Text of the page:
| Where Recherche duTemps Perdu
---- meets Kirchliche Dogmatik
I promised a couple of entries ago that, if I were to run across the misleading information concerning the Taj Mahal and the golden ratio again, I would point out the website that carried it. As it has turned out, after a little more searching I found that the picture I had in mind is not on just one site, but is being copied from site to site, apparently without anyone looking at it too closely. In fact, it is sometimes paired with a second picture that is clearly inconsistent with the first one. The site I chose to mention comes from "Project Steam," and it is written in a gentle and friendly manner. The author provides a catchy response to the idea that, since phi's decimals extend to infinity, it cannot be applied anywhere as a measurement. If I may quote,
Now, I am not a mathematician; I am an artist. So my reaction to this argument is to shrug and say, “Meh, close enough.” If that sort of blasé attitude offends your mathy sensibilities, you should probably stop reading now.
The math fan inside of me is taken aback; my writer's instinct loves the prose. I compromise and say that, if you're writing about a subject, you still should avoid obvious goofs. I don't see any math errors. However my concern should be as clearly visible to the artist as to the recreational math fan, maybe even more so. As you know, I have been measuring the purported golden rectangles as depicted in various images by pixels. It's super-easy to do so with Paintshop Pro, and I assume similar programs, such as Photoshop, are just as good in that respect. However, in this case, measurements are totally unnecessary. You can see the manipulations without knowing any math. I doubt that the author of the post is the creator of these picture, but still, I don't understand how he could post them without noticing the glitch.
Here are the two pictures in question, already combined into one image on that website so that a discrepancy should be easy to catch.
Picture 1 (PS) Picture 2 (PS)
Picture 3 (mine) Picture 4 (mine)
I had remembered the adjustment correctly when I reported on it. Specifically, I recalled the placement of the golden rectangle at the entrance (Picture 1 and reproduced from memory in Picture 3), which did, indeed, come close enough to the value of phi to satisfy not merely the artist, but the casual math player in me. But then I realized that there was an issue with how the rectangle was arranged, namely with the top being above the light-colored frame, and the sides inside of it, as highlighted with the teal lines in Picture 4.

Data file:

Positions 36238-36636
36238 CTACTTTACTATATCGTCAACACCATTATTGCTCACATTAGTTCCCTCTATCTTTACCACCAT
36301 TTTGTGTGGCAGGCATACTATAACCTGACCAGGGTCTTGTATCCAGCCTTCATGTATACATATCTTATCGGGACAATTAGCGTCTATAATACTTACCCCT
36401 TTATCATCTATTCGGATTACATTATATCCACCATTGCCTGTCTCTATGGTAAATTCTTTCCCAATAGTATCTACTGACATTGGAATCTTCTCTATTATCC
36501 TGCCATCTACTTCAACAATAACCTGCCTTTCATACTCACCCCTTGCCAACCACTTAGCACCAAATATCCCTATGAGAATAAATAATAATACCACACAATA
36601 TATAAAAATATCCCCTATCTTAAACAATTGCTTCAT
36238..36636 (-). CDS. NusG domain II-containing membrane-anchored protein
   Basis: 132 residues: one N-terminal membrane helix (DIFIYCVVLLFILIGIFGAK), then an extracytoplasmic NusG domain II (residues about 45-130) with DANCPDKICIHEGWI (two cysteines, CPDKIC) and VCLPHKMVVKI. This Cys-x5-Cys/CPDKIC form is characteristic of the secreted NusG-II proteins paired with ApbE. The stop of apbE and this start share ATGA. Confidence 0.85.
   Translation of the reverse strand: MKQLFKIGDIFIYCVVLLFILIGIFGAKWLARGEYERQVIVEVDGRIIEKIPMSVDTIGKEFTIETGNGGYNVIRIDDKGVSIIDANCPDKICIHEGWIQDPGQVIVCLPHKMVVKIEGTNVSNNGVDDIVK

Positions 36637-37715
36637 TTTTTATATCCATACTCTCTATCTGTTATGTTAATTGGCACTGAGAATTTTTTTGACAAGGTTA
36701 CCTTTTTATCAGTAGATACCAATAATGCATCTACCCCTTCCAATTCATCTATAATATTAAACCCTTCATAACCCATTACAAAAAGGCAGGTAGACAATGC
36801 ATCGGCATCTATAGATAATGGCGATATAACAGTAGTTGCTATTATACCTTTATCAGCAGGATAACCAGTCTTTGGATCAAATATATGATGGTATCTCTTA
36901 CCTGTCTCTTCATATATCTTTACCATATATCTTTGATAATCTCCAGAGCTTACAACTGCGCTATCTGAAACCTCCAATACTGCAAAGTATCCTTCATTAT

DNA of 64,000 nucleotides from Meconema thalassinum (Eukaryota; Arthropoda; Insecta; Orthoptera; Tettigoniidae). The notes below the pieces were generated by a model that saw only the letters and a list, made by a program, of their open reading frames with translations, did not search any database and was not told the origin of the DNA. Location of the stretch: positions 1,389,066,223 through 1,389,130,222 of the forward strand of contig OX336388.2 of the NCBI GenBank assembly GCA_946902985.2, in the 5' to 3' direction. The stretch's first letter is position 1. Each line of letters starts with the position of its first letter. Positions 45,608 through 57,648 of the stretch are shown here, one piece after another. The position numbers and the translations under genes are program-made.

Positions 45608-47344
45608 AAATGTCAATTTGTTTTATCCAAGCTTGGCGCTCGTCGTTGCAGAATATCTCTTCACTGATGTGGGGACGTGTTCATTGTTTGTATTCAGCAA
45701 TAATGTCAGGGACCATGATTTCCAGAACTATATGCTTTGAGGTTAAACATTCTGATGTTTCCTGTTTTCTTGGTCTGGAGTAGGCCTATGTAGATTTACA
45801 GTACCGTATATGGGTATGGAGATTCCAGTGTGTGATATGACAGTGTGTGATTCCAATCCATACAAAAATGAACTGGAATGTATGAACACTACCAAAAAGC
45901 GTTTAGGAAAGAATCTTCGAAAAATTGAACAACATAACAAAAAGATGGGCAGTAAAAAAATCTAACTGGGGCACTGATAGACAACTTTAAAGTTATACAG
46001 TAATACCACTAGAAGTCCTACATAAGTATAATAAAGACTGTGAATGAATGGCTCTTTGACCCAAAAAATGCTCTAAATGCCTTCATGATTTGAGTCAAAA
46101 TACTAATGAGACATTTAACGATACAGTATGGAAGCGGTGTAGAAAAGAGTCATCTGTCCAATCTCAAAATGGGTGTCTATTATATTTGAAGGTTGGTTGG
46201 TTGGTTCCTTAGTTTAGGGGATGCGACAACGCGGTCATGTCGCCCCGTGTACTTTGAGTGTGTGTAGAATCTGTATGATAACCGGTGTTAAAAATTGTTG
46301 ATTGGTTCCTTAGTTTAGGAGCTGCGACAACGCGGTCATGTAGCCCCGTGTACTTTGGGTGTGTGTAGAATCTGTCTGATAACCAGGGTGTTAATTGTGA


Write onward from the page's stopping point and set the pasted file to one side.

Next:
And now, if I may, I would like to direct your attention to the close-up as shown in Picture 2 on the top right. In that picture the rectangle encloses the entire outside of that decorative frame. The difference is visually undeniable. My measurements came out to a ratio of 1 : 1.3, not close enough for anyone I would hope. How can one miss the difference in where the lines are drawn? Maybe the artistic author re-posted the pictures as he found them wherever he found them and didn't pay much attention because he didn't think it would make any difference. But it does; phi is all about a number, and a different number can't substitute for phi. I don't intend to drag out a lecture on the virtue of precision in whatever you do. "Good enough" may be--no, it is--good enough at times. However, if you're illustrating the golden ratio, and the illustrations are not illustrating the golden ratio, what good is what you're doing? The choice here seems to be between either an arbitrary golden rectangle that disregards the architecture and decorations or a rectangle that follows the features of the building, but not the golden ratio.
My point, once again, is simply that golden-ratio-mania is leading people to find phi all over the world, linking the beauty of a building to a specific number, and imposing it on objects where it is neither present nor needed. I'm not opposed to finding the golden ratio where it is, and if it's contributing to the beauty of something, very well. But if we feel as though we need to find phi in some contorted way in every beautiful structure, we are doing ourselves and the object a disfavor because then we are mechanizing our aesthetic sensibility.
I have had the privilege to visit the Taj Mahal. When you first walk onto the compound you cannot see it because your view is obstructed by a rather high wall, and you're too close to look over it. Then, once you walk through the inner gate, there it is, the Taj Mahal, right in front of you, larger than life--and incredibly beautiful. No reproduction that you've seen before can really do justice to the magnificent structure now in full view. Does it embody the golden ratio? I can't find it. Is it an unbelievably gorgeous sight? Absolutely. Would it be more beautiful if it did manifest the golden ratio? I don't see how it could be.